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Candle wicks - Cored wicks

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Cored wicks

Cored wicks, in other words wicks where a cotton outer braid surrounds an inner filament of cotton, zinc, nylon or paper, are used mainly with container and votive candles, but sometimes with pillar candles as well.

The presence of a core gives cored wicks a certain amount of rigidity, needed for the wick to remain upright and not fall over and drown in the potentially large and deep melting pool present in container candles. This quality is also appreciated when making gel candles.

The zinc wire that gives this cored wick its rigidity is clearly visible in this picture

Of the four aforementioned materials, zinc offers the best rigidity, followed by nylon, paper and cotton.

But those different materials also produce different levels of heat. On this subject, know that cotton produces the hottest flame, followed by paper and zinc. Nylon-cored wicks are relatively recent and not widely used; I do not have enough information about them at this time to be able to tell you how they behave in comparison to the other three core materials.

Once again, you will have to test and test again to find which type of cored wick is best suited to your particular situation.

Because they will often be used in container or votive candles, cored wicks can commonly be bought pre-coated and pre-tabbed (the wick is coated with wax and attached to a small, round piece of metal called a wick sustainer tab). Of course, you can also buy cored wicks in their original form.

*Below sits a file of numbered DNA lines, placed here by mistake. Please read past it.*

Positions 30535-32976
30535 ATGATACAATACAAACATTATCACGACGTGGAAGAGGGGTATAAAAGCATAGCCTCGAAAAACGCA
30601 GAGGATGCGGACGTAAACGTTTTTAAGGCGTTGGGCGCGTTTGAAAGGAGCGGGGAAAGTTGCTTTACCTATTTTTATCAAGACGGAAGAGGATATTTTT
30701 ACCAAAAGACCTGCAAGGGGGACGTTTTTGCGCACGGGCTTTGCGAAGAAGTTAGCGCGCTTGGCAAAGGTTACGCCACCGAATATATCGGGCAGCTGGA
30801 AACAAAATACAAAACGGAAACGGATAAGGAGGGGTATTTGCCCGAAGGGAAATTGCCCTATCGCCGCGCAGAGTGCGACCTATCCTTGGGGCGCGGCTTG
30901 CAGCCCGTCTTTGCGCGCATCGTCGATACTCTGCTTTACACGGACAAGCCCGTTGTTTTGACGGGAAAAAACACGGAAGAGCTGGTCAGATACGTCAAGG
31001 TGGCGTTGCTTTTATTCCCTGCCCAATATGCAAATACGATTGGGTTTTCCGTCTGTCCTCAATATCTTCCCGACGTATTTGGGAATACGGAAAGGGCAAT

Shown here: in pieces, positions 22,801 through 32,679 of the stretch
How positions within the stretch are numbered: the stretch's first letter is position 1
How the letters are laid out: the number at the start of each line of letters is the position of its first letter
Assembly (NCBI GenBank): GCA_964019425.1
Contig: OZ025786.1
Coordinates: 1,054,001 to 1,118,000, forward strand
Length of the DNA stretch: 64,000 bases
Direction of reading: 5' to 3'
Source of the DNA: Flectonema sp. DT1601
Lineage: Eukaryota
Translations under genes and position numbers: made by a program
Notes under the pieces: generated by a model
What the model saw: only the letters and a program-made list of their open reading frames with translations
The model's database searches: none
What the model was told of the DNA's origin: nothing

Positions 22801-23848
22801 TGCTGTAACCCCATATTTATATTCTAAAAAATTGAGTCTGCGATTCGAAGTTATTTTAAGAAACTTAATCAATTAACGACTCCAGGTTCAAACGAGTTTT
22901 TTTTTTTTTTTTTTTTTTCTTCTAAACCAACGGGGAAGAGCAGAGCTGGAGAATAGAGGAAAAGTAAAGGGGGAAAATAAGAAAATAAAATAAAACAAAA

Manufacturers have a tendency to give cored wicks barbaric names... but some retailers will just label them small, medium and large or specify for what type of wax and candle diameter they are best suited.

Did I have you at "barbaric name"? Let's have a look at it then. A cored wick for votive candles can be labeled 44-20-18C. Whaaaat?

The first number is an indicator of the wick size, or thickness: the higher the number, the thicker the wick.

The second number indicates the speed at which the wick went through the braiding machine. The higher the number, the faster the speed and the tighter the braid is.

If there is a third number, it usually means the wick has been wax coated and this number is a code for the type of wax used for the coating. This number varies according to the two previous number. A final letter hints at what material has been used for the core: Z for zinc, C for cotton, P for paper.

Besides paper, zinc and cotton, lead has long been used as a material for the wick core.
Everybody knows (or should know) today that lead is not exactly the most inoffensive material where our health is concerned. Experiments have shown that using lead-cored wicks can create, in the room where the candle is burned, lead levels in excess of 2,200 micrograms per hour, five times the rate that could lead to elevated levels of lead in children.

In the United States, Canada and Europe, the manufacture and the sale of lead cored wicks are strictly forbidden and they have not been manufactured or sold since the end of the nineteen nineties. But if, for some strange reason, you buy your wicks from an asian or south-american supplier, where the laws on that matter are unclear at best, beware!

A simple test will tell you if your cored wicks do contain lead: rub a piece of white paper against the wick (of course, the wick must never have been lit). If it leaves a light grey mark on the paper, the wick contains lead. Dispose of it immediatly and do not use it in your candles under any circumstances.

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